Table 4. The descriptive measures for the total score within the satisfaction with nose fitness scale before and after surgery by gender (N=100)

Time

Gender

Mean

SD

n

Before

Female

45.27

23.11

79

Male

46.90

18.74

21

Total

45.62

22.18

100

After

Female

73.16

23.53

79

Male

70.47

23.07

21

Total

72.60

23.34

100

Total

Female

59.22

27.13

158

Male

58.69

23.94

42

Total

59.11

26.43

200

Table 5 displays the results of UNIANCOVA for the total score of S-VAS before and after surgery by gender under a 2×2 factorial design.

Table 5. The results of UNIANCOVA for the total score within the satisfaction with nose fitness scale before and after surgery by gender (N=100)

Source

df

MS

F

ή2

p-value

Time

1

36396.02

70.10

0.264

0.0001

Gender

1

14.39

0.03

0.000

0.868

Error

195

519.17

As indicated by the results of univariate ANCOVA in table 5, the effect of surgery on the total S-VAS score was significant. This implies that cosmetic rhinoplasty managed to enhance patient satisfaction even beyond the impacts of age and marital status. However, gender had no significant effect on satisfaction with nose fitness. The Eta Squared (ή2) showed that 26% and 0% of the variations of S-VAS scores were covered by time and gender, respectively, as independent variables. In further sub-analyses, the results of an independent t-test suggested that there was no significant difference between men and women before surgery in terms of self-concept scores and satisfaction with nose fitness (p>0.05). The insignificance of results between men and women in the postoperative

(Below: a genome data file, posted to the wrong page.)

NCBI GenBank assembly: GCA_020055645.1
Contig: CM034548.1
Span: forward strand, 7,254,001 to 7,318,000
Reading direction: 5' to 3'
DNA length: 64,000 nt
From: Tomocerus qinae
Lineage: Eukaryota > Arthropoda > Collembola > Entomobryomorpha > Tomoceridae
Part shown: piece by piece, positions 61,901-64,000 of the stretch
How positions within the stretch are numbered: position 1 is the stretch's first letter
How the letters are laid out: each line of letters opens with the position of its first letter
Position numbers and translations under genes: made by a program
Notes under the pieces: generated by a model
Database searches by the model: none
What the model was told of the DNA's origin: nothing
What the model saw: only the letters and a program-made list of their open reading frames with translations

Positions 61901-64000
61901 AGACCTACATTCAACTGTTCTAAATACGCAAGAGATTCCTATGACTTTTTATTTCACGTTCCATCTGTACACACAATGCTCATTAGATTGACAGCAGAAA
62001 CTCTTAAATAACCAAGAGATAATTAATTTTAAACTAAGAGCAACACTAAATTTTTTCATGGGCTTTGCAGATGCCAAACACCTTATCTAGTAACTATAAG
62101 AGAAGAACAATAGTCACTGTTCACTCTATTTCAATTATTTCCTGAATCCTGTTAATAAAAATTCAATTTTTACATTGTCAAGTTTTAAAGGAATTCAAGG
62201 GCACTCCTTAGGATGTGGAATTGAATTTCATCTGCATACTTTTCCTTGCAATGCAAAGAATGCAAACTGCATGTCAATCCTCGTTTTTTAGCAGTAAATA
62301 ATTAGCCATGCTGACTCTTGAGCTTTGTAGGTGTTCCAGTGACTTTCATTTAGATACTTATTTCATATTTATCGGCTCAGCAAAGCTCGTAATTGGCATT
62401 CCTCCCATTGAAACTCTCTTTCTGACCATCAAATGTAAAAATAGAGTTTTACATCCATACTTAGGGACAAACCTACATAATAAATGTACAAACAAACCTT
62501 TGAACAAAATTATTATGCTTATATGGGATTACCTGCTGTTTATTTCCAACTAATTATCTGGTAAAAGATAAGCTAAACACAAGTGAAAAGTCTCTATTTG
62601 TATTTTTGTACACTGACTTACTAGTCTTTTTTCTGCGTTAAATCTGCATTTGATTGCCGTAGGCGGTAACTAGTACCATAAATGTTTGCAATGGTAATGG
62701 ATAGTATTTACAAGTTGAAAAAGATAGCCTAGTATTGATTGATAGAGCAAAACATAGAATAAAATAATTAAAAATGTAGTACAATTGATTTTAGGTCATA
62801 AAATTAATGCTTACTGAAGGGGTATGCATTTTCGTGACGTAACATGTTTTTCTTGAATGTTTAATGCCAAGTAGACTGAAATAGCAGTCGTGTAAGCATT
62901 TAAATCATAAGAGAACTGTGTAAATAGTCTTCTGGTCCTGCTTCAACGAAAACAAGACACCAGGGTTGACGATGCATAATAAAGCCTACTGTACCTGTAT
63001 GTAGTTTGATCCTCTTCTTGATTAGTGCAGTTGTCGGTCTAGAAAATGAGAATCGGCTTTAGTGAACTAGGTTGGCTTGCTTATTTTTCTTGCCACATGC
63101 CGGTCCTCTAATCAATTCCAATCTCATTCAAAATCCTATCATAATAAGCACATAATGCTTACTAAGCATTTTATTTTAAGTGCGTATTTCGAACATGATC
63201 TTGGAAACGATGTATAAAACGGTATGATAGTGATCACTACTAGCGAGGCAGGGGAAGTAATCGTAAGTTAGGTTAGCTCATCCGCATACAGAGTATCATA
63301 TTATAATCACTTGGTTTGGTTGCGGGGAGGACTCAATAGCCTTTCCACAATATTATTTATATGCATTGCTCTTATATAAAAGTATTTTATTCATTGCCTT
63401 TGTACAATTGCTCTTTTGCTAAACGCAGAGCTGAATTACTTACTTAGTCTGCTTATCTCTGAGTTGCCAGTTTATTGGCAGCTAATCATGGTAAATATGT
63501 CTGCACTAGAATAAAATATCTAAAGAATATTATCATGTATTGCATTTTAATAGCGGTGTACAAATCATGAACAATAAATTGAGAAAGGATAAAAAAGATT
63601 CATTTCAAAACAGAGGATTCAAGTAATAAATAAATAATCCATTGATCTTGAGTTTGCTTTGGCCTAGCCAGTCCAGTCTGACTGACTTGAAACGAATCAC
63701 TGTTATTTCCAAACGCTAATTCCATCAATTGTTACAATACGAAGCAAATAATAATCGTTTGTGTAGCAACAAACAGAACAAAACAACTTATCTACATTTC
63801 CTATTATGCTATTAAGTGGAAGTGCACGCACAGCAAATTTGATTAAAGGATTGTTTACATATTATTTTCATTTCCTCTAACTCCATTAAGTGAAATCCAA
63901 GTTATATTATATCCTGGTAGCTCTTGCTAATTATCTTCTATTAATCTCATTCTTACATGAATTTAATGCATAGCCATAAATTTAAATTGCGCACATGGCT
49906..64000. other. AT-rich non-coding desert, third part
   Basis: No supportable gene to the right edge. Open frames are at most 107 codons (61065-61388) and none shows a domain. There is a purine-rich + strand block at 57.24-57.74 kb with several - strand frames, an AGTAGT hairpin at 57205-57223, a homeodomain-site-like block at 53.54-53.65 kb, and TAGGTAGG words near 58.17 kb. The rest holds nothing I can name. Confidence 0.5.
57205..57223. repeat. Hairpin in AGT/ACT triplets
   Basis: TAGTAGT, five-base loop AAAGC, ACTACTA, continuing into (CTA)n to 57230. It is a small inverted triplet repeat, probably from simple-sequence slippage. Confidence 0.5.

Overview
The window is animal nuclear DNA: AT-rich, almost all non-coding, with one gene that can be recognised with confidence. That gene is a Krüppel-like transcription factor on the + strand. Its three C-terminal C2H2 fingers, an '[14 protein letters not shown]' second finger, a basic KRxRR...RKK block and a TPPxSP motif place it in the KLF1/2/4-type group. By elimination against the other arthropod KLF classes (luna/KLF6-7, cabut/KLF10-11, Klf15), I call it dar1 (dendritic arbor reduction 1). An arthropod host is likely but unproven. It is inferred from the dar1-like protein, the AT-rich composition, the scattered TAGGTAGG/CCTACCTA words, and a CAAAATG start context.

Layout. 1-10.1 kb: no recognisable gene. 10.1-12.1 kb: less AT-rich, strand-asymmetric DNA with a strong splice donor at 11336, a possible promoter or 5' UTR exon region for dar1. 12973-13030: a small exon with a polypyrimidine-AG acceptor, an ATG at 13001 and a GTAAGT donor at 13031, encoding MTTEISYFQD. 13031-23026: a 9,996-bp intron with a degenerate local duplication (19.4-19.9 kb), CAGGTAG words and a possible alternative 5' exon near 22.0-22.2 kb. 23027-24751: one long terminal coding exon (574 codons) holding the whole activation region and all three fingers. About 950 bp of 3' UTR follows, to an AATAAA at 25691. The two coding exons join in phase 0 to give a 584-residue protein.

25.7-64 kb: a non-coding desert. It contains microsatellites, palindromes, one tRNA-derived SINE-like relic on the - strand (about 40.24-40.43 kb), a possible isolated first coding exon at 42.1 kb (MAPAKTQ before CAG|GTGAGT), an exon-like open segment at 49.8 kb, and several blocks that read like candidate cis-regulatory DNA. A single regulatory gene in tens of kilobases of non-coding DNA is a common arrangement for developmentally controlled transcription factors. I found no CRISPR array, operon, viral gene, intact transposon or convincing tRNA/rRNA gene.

phase was replicated in terms of self-concept scores and satisfaction with nose fitness (p>0.05). This finding suggests that enhanced satisfaction with nose fitness (table 5) and variability of self-concept scores (table 3) were not associated with the gender of patients.

Discussion

This study intended to examine the effects of cosmetic rhinoplasty on self-concept and satisfaction with nose fitness. According to the results, the main effect of surgery on self-concept scores was not significant, whereas the results of the surgery on satisfaction with nose fitness were significant. This implies that cosmetic rhinoplasty managed to enhance patient satisfaction with nose fitness within 3 three to six months after surgery. These findings were not influenced by the gender of the patients and they were entirely obtained after controlling for age and marital status.

The results on the impact of cosmetic rhinoplasty on improvement of self-concept were inconsistent with a few studies (16) and consistent with others (17,18). Some researchers (27,28) believe that cosmetic surgeries can leave positive effects on body image (and possibly self-concept) after several years of follow-up. These results were inconsistent with those obtained by the current study. The main reason behind such discrepancy in the current study could be its short follow-up period (approximately three to six months). In addition, it is essential to consider the cultural difference between Iranian and Western societies. In this regard, it is worth noting that self-concept (overall perception of the self) can be influenced by social interactions and their feedbacks (10,11,12). Such positive self-concept in Iranian  society  is  less dependent on physical